“We agreed that we have now a list of different elements where we want to deep dive together in the high-level dialogue. This is important, first of all on our side to show the evidence but secondly then also to seek concrete results on the ground,” she said.

The EU is looking for better market access for a range of products including cosmetics, infant formula, medical devices, wine and other alcoholic beverages.

The EU has angered China by launching an investigation into the latter’s subsidies for electric vehicles to determine whether they give manufacturers in China an unfair competitive advantage in European markets.

Wang also took aim at possible EU restrictions on technology exports to China. “We are very keen to import more products from Europe, particularly the high-advanced technologies and the high-valued products, and we hope that Brussels will not put any barriers to the trade between us,” he said.

China has angered the EU by taking a neutral stance in what most European countries see as a Russian war of aggression against Ukraine. The EU is calling on China to ensure that its exports are not aiding Russia’s war effort and that companies operating in China are not undermining sanctions against Russia.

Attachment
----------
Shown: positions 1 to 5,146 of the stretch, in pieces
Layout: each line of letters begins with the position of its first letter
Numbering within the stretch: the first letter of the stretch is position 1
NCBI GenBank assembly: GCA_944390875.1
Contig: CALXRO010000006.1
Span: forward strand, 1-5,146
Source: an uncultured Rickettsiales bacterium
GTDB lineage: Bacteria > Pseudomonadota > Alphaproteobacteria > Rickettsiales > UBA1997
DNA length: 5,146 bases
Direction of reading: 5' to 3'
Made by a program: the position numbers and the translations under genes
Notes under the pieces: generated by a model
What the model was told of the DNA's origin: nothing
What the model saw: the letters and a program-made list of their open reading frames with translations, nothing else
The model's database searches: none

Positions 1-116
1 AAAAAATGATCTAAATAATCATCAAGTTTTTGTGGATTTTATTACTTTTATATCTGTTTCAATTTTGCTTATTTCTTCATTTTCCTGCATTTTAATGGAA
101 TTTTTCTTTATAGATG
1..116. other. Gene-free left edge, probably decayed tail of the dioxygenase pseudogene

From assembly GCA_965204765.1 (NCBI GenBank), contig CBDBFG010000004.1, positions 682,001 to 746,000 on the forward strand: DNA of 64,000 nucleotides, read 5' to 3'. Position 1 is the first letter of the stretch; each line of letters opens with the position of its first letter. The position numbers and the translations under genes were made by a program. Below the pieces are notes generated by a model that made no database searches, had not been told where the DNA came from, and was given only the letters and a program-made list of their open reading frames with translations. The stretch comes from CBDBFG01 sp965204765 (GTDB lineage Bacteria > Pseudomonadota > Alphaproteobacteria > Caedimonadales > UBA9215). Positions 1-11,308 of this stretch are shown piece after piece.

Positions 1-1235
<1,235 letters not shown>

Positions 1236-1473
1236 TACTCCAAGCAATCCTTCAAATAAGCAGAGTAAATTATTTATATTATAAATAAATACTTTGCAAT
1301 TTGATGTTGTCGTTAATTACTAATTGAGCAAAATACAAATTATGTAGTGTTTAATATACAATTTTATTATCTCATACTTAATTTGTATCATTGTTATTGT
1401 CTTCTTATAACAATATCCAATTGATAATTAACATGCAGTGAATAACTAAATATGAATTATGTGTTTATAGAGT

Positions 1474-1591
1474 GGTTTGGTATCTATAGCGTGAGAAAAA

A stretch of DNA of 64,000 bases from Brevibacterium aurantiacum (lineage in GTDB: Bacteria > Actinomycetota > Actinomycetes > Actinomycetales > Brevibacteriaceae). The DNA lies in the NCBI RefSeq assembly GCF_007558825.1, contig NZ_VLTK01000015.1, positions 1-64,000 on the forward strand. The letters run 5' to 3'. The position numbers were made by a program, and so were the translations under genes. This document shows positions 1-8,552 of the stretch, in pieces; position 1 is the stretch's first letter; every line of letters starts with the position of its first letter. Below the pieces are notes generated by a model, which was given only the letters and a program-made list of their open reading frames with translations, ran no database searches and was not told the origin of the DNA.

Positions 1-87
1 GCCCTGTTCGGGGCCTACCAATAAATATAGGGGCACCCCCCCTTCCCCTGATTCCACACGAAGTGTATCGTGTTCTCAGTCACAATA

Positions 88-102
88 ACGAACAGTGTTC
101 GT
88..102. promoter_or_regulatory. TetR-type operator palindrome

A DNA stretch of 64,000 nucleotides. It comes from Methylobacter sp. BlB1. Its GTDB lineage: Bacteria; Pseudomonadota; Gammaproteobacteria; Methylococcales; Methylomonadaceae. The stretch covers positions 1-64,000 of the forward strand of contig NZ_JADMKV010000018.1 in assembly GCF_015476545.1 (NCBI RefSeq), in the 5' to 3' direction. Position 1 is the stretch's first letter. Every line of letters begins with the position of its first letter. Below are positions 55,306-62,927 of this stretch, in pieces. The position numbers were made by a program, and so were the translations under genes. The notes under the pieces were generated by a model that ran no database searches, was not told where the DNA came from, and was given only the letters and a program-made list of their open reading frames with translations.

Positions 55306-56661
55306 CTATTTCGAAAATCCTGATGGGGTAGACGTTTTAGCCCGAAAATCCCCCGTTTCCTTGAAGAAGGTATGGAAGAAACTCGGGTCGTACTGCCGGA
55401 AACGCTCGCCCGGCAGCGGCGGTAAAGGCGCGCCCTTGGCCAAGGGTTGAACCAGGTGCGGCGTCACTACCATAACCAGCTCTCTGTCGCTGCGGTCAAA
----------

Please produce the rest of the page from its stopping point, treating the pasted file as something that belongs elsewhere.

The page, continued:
“Russia’s war of aggression is a blatant violation of international law and the U.N. Charter, and it is a serious threat to European security,” von der Leyen said. “And this is why we recalled the need for China to use all its influence on Russia to stop this war of aggression and to engage in Ukraine’s peace formula."

The Foreign Ministry's Wang repeated China's call for an immediate cease-fire in Ukraine and the opening of talks between Western leaders and Russian President Vladimir Putin on European security and strategic stability.

“Sometimes European politicians say to us that China needs to speak to Russia, you need to speak to President Putin about withdrawing their soldiers,” he said. “This is a very independent, sovereign nation. President Putin is making his decision based on his own national interest and security.”

___

Associated Press writer Christopher Bodeen in Taipei, Taiwan, contributed to this report.